John Willis: It’s interesting! I get to in my kind of little spectrum, before I had a job for a living, I could go out and make wild speculations about anything. It didn’t really matter if I made an idiot out of myself or whatever. So now to a certain extent, I could still do a little of that, not as much. But one of the things, I’ve been really thinking about — I don’t know, it can take up an hour here but I had a great conversation this morning with somebody. I was just in Toronto CloudCamp, I don’t know — it was like over a month ago or so.

So, one of the guys there was kind of arguing with me after my session about how I was wrong and operations’ code and does it– he called me this morning like, you were right. I really have been digging in and he was just like light bulb went off like a month-and-a-half later. So we had a great conversation. So, part of what I’ve been saying on this podcast, I was saying a lot is, this is kind of — I think there is this — I wouldn’t bank on it, but I think there is this opportunity that maybe I’ll go back to say, maybe Nick Carr was right, you know what I mean?

That is that when you think about what’s happening with abstraction of the infrastructure, you just find more and more that subject matter experts can own their own stack. I’m seeing more and more of this that it’s part of kind of DevOps but it’s like people can own — you can be in a business, like a marketing or a media company and you can today own your whole stack. You know what I mean, from the development, from the infrastructure to the provisioning configuration management, all the way to the end, and manage it reasonably, which is three years ago, you just couldn’t do that.

I mean four or five years ago, you just couldn’t get infrastructure. Three years, you could start getting cloud like a virtualized infrastructure, which still cost you ridiculous amount of money to have the operational experience. Then it was kind of agile operations or Agile IT. So the other day, so I was talking to this guy, and I was telling him about a story I heard the other day. So we’ve got a customer called Tom Dysinger (ph). He’s got a company called Sony and right now I don’t know exactly what they do, but what’s really freaking cool about what blew me away what he’s doing is — so he is like tied his sprints to his infrastructure and like okay, well that’s DevOps.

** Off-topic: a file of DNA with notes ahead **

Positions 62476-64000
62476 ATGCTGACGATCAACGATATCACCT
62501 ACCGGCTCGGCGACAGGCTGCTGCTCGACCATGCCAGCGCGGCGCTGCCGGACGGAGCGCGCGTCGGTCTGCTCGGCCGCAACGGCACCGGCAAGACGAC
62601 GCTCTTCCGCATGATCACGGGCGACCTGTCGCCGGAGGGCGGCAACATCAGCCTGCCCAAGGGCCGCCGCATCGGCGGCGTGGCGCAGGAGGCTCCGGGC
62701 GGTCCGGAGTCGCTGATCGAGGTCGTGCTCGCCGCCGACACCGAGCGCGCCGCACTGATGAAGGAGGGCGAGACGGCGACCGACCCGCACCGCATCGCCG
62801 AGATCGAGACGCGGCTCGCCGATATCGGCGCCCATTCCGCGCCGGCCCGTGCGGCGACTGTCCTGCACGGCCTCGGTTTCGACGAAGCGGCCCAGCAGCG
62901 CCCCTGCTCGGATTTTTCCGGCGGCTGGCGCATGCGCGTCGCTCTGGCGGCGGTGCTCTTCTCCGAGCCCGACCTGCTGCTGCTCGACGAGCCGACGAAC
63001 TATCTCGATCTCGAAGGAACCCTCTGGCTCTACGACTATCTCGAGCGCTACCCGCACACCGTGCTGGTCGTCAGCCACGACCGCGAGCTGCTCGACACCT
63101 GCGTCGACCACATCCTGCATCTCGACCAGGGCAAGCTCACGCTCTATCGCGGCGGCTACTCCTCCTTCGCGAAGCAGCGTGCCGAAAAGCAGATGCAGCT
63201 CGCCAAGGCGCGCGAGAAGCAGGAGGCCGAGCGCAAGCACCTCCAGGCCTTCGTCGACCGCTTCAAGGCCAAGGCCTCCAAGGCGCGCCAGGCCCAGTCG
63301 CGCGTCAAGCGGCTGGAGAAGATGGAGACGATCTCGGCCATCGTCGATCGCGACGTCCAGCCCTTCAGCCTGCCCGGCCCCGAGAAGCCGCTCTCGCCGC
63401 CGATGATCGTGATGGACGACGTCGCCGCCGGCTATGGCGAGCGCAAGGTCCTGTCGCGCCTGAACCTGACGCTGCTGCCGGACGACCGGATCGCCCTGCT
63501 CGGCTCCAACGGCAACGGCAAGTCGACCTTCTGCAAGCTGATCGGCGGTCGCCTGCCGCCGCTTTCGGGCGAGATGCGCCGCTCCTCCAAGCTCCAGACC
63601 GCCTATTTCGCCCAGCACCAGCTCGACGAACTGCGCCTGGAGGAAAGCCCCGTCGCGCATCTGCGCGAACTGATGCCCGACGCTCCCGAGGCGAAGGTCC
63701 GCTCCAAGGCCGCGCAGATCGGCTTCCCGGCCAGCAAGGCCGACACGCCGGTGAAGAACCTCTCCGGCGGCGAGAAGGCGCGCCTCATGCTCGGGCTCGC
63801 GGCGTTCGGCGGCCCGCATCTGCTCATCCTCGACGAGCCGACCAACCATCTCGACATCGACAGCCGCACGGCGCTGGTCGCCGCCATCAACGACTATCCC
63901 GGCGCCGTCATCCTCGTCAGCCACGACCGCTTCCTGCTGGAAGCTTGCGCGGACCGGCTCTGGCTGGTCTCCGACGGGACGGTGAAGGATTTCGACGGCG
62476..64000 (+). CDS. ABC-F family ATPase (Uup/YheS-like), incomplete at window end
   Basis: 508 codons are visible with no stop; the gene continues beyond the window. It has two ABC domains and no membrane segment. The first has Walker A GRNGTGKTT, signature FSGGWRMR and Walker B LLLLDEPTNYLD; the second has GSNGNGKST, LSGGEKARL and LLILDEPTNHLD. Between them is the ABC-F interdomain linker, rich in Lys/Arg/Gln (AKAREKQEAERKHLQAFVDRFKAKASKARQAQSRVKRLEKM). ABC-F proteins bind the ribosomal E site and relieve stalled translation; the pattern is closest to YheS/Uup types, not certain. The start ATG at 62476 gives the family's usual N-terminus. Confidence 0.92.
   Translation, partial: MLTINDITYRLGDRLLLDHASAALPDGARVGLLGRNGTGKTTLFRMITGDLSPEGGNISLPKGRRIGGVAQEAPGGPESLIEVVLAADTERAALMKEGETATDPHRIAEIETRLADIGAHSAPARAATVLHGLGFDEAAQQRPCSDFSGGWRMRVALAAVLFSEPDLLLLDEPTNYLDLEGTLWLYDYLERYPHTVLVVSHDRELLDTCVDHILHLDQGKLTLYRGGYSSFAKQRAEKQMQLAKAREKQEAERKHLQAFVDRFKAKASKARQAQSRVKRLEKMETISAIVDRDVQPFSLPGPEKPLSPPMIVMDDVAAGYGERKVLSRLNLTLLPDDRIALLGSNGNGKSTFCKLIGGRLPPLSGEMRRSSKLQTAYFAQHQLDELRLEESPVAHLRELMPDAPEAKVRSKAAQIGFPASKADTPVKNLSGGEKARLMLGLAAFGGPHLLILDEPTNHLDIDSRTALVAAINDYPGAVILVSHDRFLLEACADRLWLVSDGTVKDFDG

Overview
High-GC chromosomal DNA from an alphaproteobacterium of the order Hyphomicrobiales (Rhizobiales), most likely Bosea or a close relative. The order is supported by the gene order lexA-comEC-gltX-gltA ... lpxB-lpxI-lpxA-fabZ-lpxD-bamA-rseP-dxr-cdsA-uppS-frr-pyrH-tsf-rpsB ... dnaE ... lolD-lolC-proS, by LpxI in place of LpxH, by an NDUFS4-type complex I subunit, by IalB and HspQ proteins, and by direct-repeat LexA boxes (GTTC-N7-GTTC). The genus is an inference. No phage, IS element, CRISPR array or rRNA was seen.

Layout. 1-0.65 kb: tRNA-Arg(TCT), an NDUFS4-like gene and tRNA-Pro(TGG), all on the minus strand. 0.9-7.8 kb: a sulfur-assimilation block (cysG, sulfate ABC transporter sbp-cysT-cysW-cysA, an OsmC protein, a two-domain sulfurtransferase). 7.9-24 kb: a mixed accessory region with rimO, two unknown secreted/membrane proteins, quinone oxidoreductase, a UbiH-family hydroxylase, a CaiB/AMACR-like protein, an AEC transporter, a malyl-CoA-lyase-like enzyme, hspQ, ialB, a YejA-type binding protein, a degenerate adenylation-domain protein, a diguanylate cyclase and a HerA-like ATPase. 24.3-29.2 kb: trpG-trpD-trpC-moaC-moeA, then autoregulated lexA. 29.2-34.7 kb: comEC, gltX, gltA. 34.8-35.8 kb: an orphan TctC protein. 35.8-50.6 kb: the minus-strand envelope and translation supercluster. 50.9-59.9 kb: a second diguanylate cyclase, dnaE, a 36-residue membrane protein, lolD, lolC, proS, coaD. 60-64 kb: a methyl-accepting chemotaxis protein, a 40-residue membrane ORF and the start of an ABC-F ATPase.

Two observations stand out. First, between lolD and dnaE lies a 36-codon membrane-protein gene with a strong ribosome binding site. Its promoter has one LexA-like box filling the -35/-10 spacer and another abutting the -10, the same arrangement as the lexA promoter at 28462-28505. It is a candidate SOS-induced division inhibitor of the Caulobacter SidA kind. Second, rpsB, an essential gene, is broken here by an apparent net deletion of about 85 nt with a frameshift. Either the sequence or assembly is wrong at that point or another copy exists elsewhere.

So at the end of every sprint cycle, he basically not only comes out with the whole agile structure of his new code and get in deployed quick, he actually rebuilds — he uses a 39:04 infrastructure. So like, in other words, at the end of every sprint cycle, he is actually rebuilding the whole IT infrastructure architecture. I’m thinking, God, I was telling Damon Edwards of DTL about this and he’s like, one of the guy who works for him is, he used to be like the Head of Operations for E-Trade and he said it’s funny that he was like, wow, that is cool!

He said, but do you know, Lee Thomson who used to work for E-Trade, he said that like three to five years ago, he suggested that at E-Trade, every morning, they should basically refracted the infrastructure before trading. They were like they laughed them out of the building, you know what I mean?

Michael Coté: Yeah.

John Willis: I’m like — so I’m getting to a point. I think about people owing their own stack. I think more about that if we really wanted to be agile, we know we want the whole soup like the whole enchilada to be agile.


In other words, if we are going to do a sprint, and we are going to get together a sprint and we are going to go through this kind of put it in development, and put it in product, I mean put it in test or the QA, put it in development — oh I keep saying it, in production sorry, why don’t we want to do the same thing with our infrastructure?